This past Monday we celebrated the life of Peter Wing who died suddenly in a fluke skiing accident on Sunday, Jan. 13. His parents, Chris and Lala, have been a rich part of our church community for years. This past Monday an over-capacity crowd of people deeply impacted by Peter gathered at Highlands Church to grieve his death and share their love and support for the whole family. The following is a portion of my comments from that evening I’d like to share with you.

“For his 22nd birthday Peter decided he needed another tattoo. This one, in homage to his second home in Peru, was of a llama, or as his sister Cori describes it, “a sexy llama with great big eyelashes.” He chose the real estate for this new tattoo carefully. Peter was an avid distance runner and he wanted it on his calf so the people running behind him could see it and have a laugh.

On the Tuesday following Peter’s death, 4 of his friends had dinner with the Wing family. They wanted to show them the tattoos they’d gotten the day before in memory of Peter. All four got a sexy llama with the words “Live today and see tomorrow.” Those were Peter’s last words before he dropped into the 18” of powder off the ridge of Quandary Peak before he died.

I guess it was quite a spectacle to have 3 tattoo artists working on these 4 young men while a group of about 20 people watched. And somehow, with all those people watching, and 3 different tattoo artists involved, all four tattoos came out with “See tomorrow” spelled wrong, with only one “r” in “tomorow.”

“Live today and see tomorrow.” On Sunday, Jan. 13 Peter only got to do the first part of his motto. He was living large doing exactly what he loved but on that day, he didn’t get to see the morrow.

I don’t mean for this to sound maudlin, but none of us can be sure beyond a shadow of a doubt that we will see tomorrow. A car runs a stop sign; you’re looking down at your phone… Dear friends the reality is that we are all living on this side of a split second that changes everything. We are ALL living on this side of a split second that changes everything.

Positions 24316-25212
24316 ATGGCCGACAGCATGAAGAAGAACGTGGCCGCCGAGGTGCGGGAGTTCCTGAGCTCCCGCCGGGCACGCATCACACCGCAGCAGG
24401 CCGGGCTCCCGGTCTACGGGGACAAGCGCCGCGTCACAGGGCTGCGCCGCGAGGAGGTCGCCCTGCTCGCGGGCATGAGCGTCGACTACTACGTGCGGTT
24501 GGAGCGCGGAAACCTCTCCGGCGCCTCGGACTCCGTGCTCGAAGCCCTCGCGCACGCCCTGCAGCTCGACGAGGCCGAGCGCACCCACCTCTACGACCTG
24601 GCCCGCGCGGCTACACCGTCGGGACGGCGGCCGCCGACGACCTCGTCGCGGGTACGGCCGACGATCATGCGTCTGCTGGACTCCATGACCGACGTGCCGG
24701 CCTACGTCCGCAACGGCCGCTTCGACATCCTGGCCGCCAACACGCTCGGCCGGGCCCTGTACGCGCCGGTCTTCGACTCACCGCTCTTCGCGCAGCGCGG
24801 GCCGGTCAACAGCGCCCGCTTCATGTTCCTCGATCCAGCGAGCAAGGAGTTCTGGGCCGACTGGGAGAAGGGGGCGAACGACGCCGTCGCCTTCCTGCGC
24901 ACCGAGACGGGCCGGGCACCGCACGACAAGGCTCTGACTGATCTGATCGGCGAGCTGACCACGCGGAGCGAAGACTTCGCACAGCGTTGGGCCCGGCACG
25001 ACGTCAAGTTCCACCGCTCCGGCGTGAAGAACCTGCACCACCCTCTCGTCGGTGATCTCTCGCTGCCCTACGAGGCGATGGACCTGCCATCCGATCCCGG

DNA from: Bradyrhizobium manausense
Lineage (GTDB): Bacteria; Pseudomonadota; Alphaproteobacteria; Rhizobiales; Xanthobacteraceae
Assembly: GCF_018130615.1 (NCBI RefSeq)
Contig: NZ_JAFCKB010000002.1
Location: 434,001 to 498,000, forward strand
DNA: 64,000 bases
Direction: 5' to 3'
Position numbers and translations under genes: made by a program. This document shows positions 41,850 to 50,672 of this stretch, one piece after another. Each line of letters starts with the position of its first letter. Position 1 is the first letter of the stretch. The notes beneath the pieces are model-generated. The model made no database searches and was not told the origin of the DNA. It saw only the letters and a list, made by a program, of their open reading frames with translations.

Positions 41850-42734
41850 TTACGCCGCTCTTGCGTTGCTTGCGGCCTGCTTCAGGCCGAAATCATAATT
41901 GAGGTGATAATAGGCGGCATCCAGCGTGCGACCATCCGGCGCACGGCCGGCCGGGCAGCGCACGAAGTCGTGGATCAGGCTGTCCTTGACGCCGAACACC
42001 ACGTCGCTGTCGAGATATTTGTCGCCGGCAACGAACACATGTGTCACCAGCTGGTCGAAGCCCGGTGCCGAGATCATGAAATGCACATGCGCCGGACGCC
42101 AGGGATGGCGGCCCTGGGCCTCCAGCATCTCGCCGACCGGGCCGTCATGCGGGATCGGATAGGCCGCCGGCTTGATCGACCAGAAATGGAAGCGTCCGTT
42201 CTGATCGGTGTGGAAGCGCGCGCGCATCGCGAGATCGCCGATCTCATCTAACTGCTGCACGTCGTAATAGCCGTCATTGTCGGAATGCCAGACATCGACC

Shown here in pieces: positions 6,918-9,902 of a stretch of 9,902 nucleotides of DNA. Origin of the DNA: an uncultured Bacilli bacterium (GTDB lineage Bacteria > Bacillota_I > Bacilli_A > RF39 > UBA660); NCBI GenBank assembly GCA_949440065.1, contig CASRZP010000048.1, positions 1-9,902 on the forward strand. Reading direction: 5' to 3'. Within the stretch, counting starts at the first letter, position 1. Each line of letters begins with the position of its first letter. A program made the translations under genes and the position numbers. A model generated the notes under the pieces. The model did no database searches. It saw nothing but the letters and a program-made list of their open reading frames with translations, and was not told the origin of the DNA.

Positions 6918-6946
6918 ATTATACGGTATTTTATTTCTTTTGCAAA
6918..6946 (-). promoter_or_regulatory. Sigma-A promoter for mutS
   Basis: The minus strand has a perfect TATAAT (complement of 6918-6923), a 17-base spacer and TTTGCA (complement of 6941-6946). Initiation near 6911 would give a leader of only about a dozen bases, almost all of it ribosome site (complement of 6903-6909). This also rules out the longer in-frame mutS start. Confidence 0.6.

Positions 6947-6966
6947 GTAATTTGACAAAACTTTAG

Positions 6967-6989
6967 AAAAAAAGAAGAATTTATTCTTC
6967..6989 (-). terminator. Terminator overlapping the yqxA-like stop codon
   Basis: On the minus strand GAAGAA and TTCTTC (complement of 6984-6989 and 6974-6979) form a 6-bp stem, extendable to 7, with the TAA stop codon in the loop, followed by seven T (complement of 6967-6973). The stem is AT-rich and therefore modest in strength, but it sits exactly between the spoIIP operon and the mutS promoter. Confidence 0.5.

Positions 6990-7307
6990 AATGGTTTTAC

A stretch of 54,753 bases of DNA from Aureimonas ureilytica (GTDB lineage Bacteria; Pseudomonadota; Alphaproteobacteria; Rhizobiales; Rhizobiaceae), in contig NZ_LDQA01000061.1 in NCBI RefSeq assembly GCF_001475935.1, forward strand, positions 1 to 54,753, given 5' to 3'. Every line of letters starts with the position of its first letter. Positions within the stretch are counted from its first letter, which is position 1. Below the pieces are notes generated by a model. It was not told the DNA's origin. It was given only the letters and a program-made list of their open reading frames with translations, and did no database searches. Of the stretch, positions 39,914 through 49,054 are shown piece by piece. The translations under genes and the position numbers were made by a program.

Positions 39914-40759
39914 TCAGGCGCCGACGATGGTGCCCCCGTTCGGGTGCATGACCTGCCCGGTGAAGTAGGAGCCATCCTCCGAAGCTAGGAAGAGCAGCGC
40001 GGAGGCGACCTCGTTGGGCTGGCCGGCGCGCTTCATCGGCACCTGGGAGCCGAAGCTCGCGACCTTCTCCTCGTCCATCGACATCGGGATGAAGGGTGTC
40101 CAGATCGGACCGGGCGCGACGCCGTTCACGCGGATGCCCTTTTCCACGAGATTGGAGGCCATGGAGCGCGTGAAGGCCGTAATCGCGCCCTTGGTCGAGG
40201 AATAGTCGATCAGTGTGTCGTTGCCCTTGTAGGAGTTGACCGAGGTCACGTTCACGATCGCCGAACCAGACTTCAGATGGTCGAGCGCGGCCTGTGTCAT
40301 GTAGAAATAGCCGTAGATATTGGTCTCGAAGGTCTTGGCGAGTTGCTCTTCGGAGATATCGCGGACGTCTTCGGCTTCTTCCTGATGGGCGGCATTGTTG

As I’ve been mulling over Peter’s sudden and altogether too soon death, I know I can’t control the split second that could change everything for me but I can change anything I want on this side of that split second if I am not living for today the life I love.

It would show great respect for both how Peter lived and died for us to mull over the life we’re living on this side of a split second that can change everything. Are there life choices you’ve been putting off? Difficult decisions you’ve been avoiding? Are there grudges you’ll take to your grave or is their grace and forgiveness you’d rather extend?

Is there a letter you’ve been wanting to write, a conversation you need to have, a hand you need to hold, a relationship you need to mend, a risk you need to take, a dead end from which it is time with Peter to rise up?

Is there a joy you’ve said you don’t deserve, some happiness you won’t allow, some challenge you haven’t faced, some great opportunity your afraid to try?

It’s not likely but it’s possible every one of us in here will live to a ripe old age with no interrupting split second that changes everything.

But will we have truly lived for today and so see tomorrow?

Sadly, the wonderful Poet Mary Oliver died last week. In the last few words of her poem The Summer Day she writes:

Doesn’t everything die at last, and too soon? Tell me, what is it you plan to do with your one wild and precious life?

Peter’s goading call to his ski partner, with a wide grin and twinkle in his eye is this, “Live today and see tomorrow.”

Or in the two words of another unfortunate tattoo incident: “NO REGERTS”

Mark